1 or 2 large red onions, cut into 1/4-inch wedges
For the Tahini Sauce:
2 T fresh lemon juice, plus more to taste (I used Meyer lemon juice)
1/2 tsp Aleppo pepper or 2 tsp harissa paste or other hot sauce, plus more to taste
2 fat garlic cloves, finely grated, passed through a press or minced
1/2 tsp Diamond Crystal kosher salt or fine sea salt
2/3 cup tahini
2/3 cup ice water, plus more as needed
warm naan, pita, or other flatbread
1/4 cup coarsely chopped parsley, or more to taste
chopped tomato, cucumber and olives (I omitted the olives)
bulgur and vegetable pilaf, optional
Arrange racks in the upper and lower thirds of your oven. Heat oven to 425 degrees. (I set my oven to convection roast.)
Line two rimmed sheet pans with parchment paper.
Prepare the cauliflower: In a large bowl, whisk together olive oil, cumin, paprika, salt, coriander, turmeric, black pepper and cayenne. Add cauliflower and onion, and toss until well coated.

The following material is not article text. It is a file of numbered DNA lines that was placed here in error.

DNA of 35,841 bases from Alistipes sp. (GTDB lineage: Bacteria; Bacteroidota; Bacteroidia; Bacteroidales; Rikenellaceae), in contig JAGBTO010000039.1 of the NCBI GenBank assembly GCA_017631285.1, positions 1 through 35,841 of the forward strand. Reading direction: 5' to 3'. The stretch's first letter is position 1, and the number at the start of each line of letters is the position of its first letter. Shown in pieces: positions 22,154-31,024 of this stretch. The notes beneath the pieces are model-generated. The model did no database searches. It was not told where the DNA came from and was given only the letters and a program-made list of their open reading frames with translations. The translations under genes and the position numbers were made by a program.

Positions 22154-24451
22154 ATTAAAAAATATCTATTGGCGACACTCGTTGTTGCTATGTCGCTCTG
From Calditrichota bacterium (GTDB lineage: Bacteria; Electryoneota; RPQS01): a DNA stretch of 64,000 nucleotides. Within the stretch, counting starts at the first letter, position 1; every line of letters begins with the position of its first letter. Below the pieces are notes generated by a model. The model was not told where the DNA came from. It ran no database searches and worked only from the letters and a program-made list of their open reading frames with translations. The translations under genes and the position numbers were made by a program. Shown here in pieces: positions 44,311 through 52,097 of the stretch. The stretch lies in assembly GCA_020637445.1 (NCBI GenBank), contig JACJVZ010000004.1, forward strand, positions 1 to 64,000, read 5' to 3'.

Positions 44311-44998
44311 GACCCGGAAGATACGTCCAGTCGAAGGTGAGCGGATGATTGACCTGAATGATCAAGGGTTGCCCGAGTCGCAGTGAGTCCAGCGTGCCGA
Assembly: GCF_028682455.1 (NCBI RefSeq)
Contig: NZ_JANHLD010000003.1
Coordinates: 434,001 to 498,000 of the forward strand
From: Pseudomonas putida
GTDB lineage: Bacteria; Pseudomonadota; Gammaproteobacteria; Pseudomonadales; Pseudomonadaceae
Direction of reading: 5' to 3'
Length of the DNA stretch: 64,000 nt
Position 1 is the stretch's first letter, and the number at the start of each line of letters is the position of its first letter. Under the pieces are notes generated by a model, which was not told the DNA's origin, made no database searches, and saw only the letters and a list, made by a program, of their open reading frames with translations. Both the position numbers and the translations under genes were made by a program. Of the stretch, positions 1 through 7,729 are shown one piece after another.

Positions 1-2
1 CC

Divide the mixture and spread in a single layer on the prepared sheet pans.
Roast vegetables until they are golden brown, slightly crisp and tender, 30 to 40 minutes, stirring once or twice, and rotating the pans halfway through the roasting time. If the vegetables look dry as they roast, drizzle with a little more olive oil. (I roasted the vegetables for 35 minutes on convection.)
As the vegetables cook, prepare the tahini sauce: Whisk together lemon juice, Aleppo pepper or harissa, garlic and salt in a small bowl, and let sit for a minute or two to mellow the garlic.
Whisk in tahini.
Whisk in ice water, 1 tablespoon at a time, until the sauce is smooth and thin enough to drizzle. You may not need all of the water or you may need to add a little more: Tahini brands vary a lot.
Taste and adjust seasoning, adding more Aleppo pepper or harissa, lemon juice and salt if you like. The sauce should taste zippy and creamy.
Warm the flatbread by placing them directly on the bottom oven rack during the last 5 minutes as the vegetables roast. (Or you can warm the bread on another baking pan.)